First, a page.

An open letter about open research practices at IEEE VIS

Last week, with great disappointment, I resigned from the position of open practice co-chair for the IEEE VIS conference. I delayed this blog post by several days to avoid an uncourteous surprise public announcement. Here is my open letter: 

Dear VEC members, general chairs, and steering committee liaisons,

Thank you for the opportunity to serve as an inaugural open practice co-chair of the IEEE VIS conference. For the past several months, I have dedicated considerable time to increasing openness, accessibility, and transparency of visualization research published at VIS. Unfortunately, many of these efforts have been impeded without clear explanation, so I do not believe that continuing to serve in this role will be productive.

I cannot help inform the community if I am prevented from posting a chart of the current state of open research practices to the open practice page of the VIS website.
I cannot help educate or encourage the community if I am similarly prevented from posting a tutorial to the VIS website about sharing preprints via OSF, a persistent archive which also enables sharing of research materials, data, and preregistrations.
And I cannot help improve policy in the community if I am not consulted about a policy update that removes OSF from a list of approved preprint repositories, potentially implying that authors may not post to that repository.

Therefore, I have decided to resign from the open practice co-chair position, effective immediately. I will continue to promote openness, accessibility, and transparency in visualization research. And I hope that all of you will do so too.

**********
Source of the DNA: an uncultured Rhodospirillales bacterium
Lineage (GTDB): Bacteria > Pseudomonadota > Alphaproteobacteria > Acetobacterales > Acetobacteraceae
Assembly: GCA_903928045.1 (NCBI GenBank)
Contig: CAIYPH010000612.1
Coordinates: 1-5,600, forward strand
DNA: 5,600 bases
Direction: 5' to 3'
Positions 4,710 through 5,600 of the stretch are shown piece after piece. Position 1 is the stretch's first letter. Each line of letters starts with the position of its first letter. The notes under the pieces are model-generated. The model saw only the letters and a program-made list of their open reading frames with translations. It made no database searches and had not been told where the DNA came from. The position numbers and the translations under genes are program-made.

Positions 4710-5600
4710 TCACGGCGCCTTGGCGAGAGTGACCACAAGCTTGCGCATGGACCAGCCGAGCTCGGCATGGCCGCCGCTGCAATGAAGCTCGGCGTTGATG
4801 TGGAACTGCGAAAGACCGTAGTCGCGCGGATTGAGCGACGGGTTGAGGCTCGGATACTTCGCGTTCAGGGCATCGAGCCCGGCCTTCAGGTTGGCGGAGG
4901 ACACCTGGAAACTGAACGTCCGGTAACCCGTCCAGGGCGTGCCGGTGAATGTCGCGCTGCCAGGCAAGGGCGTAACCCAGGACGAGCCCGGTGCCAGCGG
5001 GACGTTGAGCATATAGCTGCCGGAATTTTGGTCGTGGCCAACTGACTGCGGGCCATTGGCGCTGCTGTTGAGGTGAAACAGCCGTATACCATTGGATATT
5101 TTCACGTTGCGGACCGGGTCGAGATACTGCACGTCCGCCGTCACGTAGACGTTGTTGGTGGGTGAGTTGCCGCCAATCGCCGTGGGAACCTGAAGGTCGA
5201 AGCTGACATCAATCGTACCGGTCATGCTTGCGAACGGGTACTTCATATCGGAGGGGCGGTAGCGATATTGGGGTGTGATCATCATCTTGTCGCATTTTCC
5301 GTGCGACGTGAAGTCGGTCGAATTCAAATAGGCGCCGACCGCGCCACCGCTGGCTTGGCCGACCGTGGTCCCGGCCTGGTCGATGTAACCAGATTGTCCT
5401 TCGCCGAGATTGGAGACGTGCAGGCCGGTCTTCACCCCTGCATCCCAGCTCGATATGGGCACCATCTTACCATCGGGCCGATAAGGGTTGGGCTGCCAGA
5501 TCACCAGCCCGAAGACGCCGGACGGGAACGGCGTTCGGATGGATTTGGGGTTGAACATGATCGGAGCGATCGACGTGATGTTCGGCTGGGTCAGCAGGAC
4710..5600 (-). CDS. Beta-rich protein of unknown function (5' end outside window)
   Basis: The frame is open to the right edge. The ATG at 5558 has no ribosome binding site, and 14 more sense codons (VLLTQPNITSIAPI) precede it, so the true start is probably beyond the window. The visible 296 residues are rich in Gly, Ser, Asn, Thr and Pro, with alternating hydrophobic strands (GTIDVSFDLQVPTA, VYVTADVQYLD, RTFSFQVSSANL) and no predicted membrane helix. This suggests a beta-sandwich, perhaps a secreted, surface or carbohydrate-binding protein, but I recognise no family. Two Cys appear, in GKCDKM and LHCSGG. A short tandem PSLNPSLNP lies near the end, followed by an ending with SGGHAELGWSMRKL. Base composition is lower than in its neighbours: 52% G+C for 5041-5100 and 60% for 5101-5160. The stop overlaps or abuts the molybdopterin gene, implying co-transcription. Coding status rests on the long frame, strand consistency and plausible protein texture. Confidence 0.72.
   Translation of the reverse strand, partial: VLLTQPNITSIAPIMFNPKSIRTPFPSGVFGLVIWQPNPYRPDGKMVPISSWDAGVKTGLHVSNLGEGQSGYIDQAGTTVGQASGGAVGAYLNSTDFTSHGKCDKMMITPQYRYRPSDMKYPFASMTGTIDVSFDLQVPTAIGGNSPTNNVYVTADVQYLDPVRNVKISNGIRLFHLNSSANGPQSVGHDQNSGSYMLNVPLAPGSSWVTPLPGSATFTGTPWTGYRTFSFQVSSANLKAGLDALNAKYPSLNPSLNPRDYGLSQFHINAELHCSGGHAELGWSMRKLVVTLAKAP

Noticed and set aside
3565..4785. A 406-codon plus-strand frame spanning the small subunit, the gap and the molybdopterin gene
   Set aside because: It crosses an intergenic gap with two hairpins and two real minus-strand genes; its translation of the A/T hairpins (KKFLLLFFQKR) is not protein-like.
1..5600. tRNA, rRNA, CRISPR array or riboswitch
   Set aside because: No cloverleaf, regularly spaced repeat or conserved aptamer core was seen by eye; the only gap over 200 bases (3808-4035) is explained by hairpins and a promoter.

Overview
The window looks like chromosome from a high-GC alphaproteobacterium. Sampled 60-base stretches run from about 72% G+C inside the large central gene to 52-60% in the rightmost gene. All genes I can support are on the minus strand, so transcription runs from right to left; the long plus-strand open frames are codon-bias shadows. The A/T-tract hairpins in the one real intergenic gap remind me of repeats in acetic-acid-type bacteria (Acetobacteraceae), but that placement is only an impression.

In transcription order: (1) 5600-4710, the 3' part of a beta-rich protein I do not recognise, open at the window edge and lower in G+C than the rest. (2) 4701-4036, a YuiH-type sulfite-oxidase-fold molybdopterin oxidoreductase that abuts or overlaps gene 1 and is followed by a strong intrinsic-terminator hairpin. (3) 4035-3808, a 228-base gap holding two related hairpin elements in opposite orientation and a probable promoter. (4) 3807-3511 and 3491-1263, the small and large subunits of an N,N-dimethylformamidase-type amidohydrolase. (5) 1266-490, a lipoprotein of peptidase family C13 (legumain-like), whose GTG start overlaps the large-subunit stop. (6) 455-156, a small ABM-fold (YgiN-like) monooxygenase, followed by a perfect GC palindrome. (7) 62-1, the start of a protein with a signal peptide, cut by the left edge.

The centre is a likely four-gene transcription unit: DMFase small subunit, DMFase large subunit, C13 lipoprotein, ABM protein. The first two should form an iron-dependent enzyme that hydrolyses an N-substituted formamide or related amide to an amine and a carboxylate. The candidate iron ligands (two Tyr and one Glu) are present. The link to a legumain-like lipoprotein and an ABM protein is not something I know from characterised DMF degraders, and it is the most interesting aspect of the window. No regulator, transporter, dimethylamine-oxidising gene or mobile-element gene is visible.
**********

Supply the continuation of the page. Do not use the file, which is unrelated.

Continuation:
Steve Haroz

I have compiled the various draft policies, guides, and FAQs on preprints, preregistration, open data, and open materials that I wrote with the help of many others. Hopefully, visualization researchers or other research communities will find some parts useful.

I will continue to run the unofficial Open Access VIS website to share and promote author versions of papers and open research practices in the field.

Authors: To make your VIS research available on Open Access VIS:

  1. Please post the author version of your paper on an open, persistent, and immutable archive such as OSF or arXiv (more info in chapter 5)
  2. Please post all experiment code and materials, all raw empirical data, and all code needed for computational reproducibility on an open, persistent, and immutable repository such as OSF (more info).
  3. Include any preregistration, material, or data URL in the paper, so it is discoverable.

Reviewers: You can help push the field to be more open and transparent. By signing the Peer Reviewers’ Openness (PRO) initiative, you can pledge to only accept a submission once it (a) shares any data and materials on an open, persistent, and immutable repository or (b) explicitly states why that information cannot be shared. Just as you would not accept a submission that does not describe its methods, ask whether you can review a submission that hides its data and materials.

Everyone: The credibility of scientific research is largely dependent on reports and evidence being accessible for scrutiny, reuse, and extension. Due in part to a culture of ignoring this value, whole fields have suffered crises of credibility. Given these stakes, don’t ask when you should start making research open. Ask why you are not starting now.

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